Michael Mangelson

Michael Mangelson is the intellectual property (IP) attaché based in Shanghai, China, where he is responsible for advocating U.S. IP interests in China.

Mr. Mangelson began his post at the U.S. Consulate General Shanghai in August 2014, bringing with him 20 years of experience as a business IP attorney with a focus on China services. He is fluent in Mandarin Chinese and is a former partner of U.S. law firm Stoel Rives, LLP in Salt Lake City, Utah, where he served as chair of the firm’s China group and founder and chair of the firm’s Salt Lake City technology and intellectual property group.

Mr. Mangelson served as chair of the Intellectual Property Section of the Utah State Bar and taught IP law and technology licensing as an adjunct professor at Brigham Young University law school for 12 years.

He has frequently been recognized for excellence in intellectual property law, being selected by Best Lawyers in America, ® a well-known attorney rating service, as “Trademark Law Lawyer of the Year” in 2012, and has been consistently named as a top IP attorney in Best Lawyers and Chambers USA: Guide to America’s Leading Lawyers for Business.

Prior to Stoel Rives, Mr. Mangelson studied Chinese language in Nanjing University and practiced business IP law, corporate finance, and mergers and acquisitions with U.S. law firms Morrison & Foerster and Jones Day in Los Angeles, Hong Kong, and Taiwan. Mr. Mangelson holds a Juris Doctor degree from Brigham Young University Law School.


Todd Reves

J. Todd Reves is the USPTO’s regional intellectual property (IP) rights attaché for Mexico, Central America, and the Caribbean. Prior to this position, Mr. Reves served as a senior advisor in the Office of the Intellectual Property Enforcement Coordinator, Executive Office of the President, where he worked primarily on border measures and IP crime in the digital environment.

Mr. Reves also served as an attorney-advisor in the USPTO’s Office of Policy and International Affairs, where he oversaw IP enforcement activities in the Middle East and North Africa. In this capacity, he planned and delivered technical assistance and capacity-building programs for judges, prosecutors, police officers, and customs officials. He has also worked extensively in Russia, China, Vietnam, South Africa, and the Caribbean Community (CARICOM). Mr. Reves was also responsible for policy advice and oversight at the World Intellectual Property Organization (WIPO).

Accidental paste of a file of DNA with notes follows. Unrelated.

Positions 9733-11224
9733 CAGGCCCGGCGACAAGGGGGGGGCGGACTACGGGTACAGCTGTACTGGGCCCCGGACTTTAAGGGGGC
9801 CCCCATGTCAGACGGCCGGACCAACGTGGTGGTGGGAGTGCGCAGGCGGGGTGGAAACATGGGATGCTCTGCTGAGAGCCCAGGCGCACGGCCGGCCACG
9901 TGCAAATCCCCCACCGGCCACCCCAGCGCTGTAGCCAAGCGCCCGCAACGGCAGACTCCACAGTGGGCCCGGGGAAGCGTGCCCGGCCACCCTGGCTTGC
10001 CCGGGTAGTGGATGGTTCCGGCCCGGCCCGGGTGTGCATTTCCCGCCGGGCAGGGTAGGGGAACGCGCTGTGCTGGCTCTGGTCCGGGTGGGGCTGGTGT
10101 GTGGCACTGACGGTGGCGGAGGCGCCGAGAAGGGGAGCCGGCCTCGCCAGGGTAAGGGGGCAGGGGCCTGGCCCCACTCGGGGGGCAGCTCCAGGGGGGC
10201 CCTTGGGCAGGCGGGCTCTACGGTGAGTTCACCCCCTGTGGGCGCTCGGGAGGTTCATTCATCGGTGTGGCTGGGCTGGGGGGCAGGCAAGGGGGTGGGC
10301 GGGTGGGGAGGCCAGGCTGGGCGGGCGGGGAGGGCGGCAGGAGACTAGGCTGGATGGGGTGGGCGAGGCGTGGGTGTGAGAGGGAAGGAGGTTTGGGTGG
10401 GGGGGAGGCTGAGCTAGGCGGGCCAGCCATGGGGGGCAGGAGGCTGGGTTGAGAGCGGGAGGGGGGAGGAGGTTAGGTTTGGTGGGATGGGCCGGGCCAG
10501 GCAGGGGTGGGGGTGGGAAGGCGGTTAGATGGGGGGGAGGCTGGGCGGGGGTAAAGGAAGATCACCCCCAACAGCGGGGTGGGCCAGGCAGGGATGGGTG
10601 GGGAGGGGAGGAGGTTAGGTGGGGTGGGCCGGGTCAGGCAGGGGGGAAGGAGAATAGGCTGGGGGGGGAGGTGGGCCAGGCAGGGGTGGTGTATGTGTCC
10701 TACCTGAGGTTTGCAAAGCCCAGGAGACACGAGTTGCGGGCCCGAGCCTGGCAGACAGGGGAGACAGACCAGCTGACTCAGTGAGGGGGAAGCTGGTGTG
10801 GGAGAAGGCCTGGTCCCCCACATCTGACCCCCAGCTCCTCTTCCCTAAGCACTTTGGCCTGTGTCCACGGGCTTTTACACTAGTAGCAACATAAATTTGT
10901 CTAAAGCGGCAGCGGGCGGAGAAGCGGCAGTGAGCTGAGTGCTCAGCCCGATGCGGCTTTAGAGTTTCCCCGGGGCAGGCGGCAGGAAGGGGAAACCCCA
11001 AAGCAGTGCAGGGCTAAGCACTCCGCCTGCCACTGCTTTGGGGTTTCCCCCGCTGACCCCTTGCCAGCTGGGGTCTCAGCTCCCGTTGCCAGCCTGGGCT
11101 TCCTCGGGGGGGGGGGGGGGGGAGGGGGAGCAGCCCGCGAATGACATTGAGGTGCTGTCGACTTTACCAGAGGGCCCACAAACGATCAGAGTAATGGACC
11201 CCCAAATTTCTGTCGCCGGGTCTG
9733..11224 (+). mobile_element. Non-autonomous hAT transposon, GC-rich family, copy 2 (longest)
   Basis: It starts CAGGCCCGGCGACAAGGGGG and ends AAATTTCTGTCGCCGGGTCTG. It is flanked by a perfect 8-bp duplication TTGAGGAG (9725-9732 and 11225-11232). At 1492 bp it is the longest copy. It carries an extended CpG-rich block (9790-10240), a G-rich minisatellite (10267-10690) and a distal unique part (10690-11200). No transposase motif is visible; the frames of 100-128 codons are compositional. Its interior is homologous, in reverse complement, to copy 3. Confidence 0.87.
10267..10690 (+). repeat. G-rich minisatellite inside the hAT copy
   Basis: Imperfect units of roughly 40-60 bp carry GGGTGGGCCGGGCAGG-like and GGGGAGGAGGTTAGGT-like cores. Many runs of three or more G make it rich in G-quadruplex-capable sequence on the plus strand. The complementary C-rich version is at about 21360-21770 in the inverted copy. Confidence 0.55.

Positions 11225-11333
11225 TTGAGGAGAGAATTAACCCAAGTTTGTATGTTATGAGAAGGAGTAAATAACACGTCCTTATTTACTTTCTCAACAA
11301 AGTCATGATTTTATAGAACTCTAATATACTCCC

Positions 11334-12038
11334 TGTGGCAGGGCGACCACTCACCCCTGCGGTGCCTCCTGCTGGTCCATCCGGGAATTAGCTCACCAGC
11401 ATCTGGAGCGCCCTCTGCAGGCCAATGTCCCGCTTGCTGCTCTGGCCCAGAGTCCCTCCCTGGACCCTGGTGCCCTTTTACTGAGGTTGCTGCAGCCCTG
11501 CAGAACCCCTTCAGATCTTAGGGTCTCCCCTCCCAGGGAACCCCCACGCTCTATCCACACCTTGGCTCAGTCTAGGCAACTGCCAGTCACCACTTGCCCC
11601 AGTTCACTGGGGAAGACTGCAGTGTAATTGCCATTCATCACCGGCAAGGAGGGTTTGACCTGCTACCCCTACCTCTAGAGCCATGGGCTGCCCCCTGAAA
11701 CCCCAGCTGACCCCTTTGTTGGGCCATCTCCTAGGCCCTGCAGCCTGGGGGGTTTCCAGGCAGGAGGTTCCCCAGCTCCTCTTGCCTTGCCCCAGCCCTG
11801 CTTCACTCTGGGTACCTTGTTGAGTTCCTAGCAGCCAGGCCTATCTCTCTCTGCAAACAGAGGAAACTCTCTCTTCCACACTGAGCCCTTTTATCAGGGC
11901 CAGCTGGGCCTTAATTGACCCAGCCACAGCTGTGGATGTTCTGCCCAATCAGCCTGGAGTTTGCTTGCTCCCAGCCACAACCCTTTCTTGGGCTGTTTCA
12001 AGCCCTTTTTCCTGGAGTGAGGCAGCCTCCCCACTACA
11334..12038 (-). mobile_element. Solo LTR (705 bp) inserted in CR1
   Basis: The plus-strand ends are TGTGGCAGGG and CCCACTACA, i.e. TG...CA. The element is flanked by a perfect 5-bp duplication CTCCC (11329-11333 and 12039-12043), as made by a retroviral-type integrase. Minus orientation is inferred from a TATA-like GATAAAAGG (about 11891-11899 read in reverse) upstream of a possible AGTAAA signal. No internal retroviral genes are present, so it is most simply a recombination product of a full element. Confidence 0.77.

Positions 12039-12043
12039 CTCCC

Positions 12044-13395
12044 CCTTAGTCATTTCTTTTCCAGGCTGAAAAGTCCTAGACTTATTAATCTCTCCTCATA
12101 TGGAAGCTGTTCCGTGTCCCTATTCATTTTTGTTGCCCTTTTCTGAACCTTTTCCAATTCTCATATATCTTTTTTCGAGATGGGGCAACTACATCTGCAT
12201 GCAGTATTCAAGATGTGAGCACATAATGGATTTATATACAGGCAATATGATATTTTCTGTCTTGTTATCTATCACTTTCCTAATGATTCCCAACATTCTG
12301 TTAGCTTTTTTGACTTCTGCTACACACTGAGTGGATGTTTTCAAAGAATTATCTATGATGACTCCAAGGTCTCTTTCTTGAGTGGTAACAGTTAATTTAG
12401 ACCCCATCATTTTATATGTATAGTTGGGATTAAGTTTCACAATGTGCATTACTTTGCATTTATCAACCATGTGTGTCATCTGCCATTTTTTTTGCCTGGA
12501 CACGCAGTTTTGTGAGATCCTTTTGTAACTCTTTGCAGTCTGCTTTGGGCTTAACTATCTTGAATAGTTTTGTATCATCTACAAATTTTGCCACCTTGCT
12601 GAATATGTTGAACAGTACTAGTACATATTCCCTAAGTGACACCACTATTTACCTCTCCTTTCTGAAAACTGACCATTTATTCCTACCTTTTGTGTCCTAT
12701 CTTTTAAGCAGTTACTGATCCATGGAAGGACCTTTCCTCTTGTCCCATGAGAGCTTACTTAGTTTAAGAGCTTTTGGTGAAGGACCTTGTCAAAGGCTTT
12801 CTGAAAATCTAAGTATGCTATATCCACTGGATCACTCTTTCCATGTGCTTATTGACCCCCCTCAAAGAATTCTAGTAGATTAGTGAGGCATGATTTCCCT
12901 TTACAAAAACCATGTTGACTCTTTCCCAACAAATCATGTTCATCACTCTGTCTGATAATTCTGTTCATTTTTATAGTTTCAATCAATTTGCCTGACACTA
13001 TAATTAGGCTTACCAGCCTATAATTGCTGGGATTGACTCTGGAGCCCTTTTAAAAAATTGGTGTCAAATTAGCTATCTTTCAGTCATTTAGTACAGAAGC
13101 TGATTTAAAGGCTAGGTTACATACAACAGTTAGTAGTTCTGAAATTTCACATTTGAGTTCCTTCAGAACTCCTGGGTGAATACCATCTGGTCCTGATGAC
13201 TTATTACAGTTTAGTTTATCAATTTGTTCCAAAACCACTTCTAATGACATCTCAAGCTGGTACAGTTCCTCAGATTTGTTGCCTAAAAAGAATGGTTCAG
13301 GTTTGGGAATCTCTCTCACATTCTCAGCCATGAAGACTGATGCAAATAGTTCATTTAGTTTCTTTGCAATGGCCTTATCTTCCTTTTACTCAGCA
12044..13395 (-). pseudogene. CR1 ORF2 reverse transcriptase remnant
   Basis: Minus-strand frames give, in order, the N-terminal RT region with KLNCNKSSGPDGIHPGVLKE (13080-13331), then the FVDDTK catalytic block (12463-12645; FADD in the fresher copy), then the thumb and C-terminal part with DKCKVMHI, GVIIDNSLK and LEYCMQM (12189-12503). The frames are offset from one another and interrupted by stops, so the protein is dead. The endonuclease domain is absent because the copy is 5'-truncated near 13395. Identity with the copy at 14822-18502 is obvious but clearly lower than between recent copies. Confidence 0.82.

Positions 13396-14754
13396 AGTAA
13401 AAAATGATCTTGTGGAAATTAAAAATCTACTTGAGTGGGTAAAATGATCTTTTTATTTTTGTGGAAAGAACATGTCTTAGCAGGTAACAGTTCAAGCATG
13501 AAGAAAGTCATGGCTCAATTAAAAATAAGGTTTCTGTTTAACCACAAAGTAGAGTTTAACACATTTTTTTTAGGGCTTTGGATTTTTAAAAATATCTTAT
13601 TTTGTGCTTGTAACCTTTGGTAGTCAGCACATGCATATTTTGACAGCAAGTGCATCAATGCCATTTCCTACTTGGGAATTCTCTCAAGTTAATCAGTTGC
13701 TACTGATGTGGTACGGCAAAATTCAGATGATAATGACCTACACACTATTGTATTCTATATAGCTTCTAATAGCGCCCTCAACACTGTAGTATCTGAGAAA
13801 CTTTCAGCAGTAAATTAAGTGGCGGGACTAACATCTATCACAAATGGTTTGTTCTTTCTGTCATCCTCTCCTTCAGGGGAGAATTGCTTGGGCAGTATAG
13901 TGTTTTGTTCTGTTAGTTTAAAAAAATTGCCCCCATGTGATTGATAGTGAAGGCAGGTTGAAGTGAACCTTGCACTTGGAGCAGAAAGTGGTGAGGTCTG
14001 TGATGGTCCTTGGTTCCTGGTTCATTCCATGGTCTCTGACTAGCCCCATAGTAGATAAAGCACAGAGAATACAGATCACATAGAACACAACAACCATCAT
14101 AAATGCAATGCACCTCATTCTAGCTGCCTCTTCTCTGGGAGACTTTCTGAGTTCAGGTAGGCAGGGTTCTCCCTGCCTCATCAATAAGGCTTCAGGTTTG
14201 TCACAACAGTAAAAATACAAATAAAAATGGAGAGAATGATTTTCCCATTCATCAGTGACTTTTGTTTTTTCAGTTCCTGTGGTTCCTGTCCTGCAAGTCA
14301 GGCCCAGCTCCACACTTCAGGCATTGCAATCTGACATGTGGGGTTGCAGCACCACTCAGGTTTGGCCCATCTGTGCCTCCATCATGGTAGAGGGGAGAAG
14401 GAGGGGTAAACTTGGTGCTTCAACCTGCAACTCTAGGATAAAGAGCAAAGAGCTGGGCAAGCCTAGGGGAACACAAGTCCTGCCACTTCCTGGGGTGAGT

Mr. Reves served as the IP attaché at the U.S. Mission Geneva from 2010 to 2013. In this capacity, he represented the U.S. government at WIPO, advised the U.S. ambassador on IP policy, and conducted outreach to other missions in Geneva. Mr. Reves served as the Group B (group of developed countries) coordinator from July 2011 to October 2012, representing the group’s positions on all aspects of IP law and policy in WIPO standing committees and
associated working groups.

Prior to his posting in Geneva, Mr. Reves served at the Office of the United States Trade Representative as director for intellectual property and innovation, focusing on implementation of the Dominican Republic-Central America Free Trade Agreement (CAFTA-DR). He was also a member of the U.S. negotiating team for the Anti-Counterfeiting Trade Agreement.

Prior to joining the USPTO, Mr. Reves served as an attorney-advisor with U.S. Customs and Border Protection (CBP) in Washington, D.C., where he was responsible for issuing legal determinations on IP infringement, domestic and international training, and outreach, as well as a variety of other aspects of commercial fraud. He also represented CBP at the World Customs Organization.

Mr. Reves began his civil service career as a U.S. Customs inspector in Dallas, Texas.


Ann Chaitovitz

Ann Chaitovitz is the intellectual property (IP) attaché based in Lima, Peru. She advises U.S. government personnel and national IP offices, and coordinates the USPTO’s activities in Bolivia, Chile, Colombia, Ecuador, and Peru. She has more than 20 years of experience representing songwriters, publishers, recording artists, the U.S. government, and digital technology companies on music, technology, and copyright matters.

Prior to arriving in Lima, Ann specialized in domestic and international copyright law as an attorney-advisor at the USPTO, where she handled copyright and related rights issues in various international regions. She has represented the United States in various multilateral fora, such as the World Intellectual Property Organization’s Standing Committee on Copyright and Related Rights, and has participated in the development and implementation of U.S. domestic copyright and related IP laws and policy, including the Department of Commerce’s “Green Paper on Copyright Policy, Creativity, and Innovation in the Digital Economy” and its “White Paper on Remixes, First Sale and Statutory Damages.”